Arsenic. Although arsenic concentrations generally were small, all samples exceeded the EPA’s Human Health Medium-Specific Screening Level (HHMSSL) of .39-mg/kg and seven samples had concentrations above the non-cancer HHMSSL of 22-mg/kg. These screening levels are chemical concentrations that correspond to fixed levels of risk in soils, air and water. The cancer HHMSSL represents a one-in-one-million chance of contracting cancer at the established technical concentration; the non-cancer HHMSSL represents the concentration level associated with other health risks may occur that are not related to cancer. EPA notes that these are not considered regulatory ‘action’ or ‘cleanup’ levels, but can be used as a technical tool in evaluating potential risk to human health.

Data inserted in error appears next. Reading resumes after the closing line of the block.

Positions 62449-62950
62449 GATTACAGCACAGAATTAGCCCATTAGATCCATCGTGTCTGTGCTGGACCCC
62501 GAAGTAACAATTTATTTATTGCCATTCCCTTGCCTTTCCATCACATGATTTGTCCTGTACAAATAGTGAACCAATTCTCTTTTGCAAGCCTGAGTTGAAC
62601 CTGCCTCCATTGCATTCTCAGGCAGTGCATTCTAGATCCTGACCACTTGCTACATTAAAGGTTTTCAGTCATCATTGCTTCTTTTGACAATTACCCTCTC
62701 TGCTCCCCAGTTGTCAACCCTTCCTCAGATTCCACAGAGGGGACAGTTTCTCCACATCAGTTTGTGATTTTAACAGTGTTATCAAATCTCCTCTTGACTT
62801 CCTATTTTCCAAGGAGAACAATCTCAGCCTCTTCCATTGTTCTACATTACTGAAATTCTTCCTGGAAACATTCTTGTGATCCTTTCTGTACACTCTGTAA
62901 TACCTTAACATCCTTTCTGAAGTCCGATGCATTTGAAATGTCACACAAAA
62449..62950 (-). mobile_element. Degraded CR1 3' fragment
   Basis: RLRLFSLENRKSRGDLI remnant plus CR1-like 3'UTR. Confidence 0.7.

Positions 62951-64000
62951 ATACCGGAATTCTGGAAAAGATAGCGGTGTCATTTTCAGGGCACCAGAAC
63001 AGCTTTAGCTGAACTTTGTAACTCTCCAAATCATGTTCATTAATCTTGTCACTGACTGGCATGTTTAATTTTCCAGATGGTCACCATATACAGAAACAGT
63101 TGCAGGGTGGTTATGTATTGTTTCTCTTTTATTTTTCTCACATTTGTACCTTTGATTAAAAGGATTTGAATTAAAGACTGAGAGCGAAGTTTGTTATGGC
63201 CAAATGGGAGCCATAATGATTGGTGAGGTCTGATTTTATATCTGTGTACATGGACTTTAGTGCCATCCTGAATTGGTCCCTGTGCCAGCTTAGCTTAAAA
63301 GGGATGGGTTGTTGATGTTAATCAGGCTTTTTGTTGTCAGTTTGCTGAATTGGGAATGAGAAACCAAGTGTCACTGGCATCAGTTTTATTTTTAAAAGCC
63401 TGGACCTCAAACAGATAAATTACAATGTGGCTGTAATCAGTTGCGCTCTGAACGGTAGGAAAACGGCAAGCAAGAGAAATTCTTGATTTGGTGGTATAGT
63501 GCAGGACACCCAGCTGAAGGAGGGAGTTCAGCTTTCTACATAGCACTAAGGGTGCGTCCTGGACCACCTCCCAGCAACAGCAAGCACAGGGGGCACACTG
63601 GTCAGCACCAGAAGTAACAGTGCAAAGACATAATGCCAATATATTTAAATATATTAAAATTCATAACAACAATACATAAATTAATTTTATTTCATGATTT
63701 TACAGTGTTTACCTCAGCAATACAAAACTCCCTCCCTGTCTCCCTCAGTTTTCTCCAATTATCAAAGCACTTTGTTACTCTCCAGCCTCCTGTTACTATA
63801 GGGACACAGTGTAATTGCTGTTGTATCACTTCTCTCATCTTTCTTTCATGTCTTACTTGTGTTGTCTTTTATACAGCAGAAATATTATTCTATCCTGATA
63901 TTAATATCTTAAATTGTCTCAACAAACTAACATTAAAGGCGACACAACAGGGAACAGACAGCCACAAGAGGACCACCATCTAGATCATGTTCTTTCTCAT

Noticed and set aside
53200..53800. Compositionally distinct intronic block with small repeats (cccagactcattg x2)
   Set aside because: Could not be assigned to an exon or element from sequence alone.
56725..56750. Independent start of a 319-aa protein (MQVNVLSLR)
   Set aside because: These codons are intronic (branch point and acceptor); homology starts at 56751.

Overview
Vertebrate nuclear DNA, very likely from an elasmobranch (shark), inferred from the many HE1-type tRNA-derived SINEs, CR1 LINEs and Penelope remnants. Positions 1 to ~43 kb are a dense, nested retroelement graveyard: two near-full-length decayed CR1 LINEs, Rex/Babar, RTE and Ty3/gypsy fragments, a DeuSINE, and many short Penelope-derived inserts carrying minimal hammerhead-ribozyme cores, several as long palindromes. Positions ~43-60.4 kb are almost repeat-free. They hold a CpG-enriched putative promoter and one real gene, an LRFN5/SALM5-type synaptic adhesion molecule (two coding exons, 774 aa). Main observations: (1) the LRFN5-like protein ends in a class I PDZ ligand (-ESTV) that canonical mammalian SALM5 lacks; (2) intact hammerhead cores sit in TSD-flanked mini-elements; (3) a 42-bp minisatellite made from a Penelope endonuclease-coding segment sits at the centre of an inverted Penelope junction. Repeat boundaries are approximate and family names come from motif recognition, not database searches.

Mercury. Mercury concentrations ranged from .02-mg/kg to 1.30-mg/kg. A comparison of the mean mercury concentration present in post-hurricane samples with regional background data from the USGS National Geochemical Database indicated that mercury concentrations generally were larger in post-hurricane sediment. Mercury has known health risks when present in its methylated form. The elemental form is not widely present in the environment and rarely is considered toxic until it makes the transition to methyl mercury. EPA Region 6 has a HHMSSL for total mercury of 23-mg/kg dry; all samples analyzed had mercury levels below this screening level.